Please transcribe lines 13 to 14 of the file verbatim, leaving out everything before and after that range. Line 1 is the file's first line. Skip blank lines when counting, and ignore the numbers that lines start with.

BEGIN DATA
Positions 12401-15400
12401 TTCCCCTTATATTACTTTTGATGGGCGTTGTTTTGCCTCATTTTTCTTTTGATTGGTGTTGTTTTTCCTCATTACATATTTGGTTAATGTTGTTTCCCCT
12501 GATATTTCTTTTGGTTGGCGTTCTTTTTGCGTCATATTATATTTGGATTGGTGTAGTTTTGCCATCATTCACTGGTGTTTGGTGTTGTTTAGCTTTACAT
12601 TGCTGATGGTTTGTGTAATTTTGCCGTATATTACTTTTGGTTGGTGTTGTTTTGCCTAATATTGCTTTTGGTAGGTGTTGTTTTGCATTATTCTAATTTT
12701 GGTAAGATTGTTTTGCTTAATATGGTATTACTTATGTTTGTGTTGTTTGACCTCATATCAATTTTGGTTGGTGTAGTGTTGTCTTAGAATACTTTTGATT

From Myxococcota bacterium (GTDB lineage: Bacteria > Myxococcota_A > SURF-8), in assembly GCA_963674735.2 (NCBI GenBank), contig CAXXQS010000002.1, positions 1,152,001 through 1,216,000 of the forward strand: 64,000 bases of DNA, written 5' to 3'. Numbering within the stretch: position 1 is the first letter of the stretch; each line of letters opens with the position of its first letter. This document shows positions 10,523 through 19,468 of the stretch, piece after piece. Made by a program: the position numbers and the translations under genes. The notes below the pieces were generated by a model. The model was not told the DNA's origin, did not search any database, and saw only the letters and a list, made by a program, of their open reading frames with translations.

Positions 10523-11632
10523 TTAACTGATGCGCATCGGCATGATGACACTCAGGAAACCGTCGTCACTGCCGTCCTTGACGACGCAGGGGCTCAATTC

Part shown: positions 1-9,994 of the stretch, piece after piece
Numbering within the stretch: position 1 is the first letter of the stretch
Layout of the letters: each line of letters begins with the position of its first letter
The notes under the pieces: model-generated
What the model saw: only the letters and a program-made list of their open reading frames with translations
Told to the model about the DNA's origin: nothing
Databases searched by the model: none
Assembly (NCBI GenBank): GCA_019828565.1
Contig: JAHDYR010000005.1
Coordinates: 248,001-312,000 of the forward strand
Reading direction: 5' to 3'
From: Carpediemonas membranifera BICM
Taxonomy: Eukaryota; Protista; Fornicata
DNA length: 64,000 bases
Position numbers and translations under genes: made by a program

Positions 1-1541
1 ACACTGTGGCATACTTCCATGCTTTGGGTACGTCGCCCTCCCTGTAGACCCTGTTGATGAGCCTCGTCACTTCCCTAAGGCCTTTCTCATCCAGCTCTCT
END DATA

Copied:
What the model saw: only the letters and a program-made list of their open reading frames with translations
Told to the model about the DNA's origin: nothing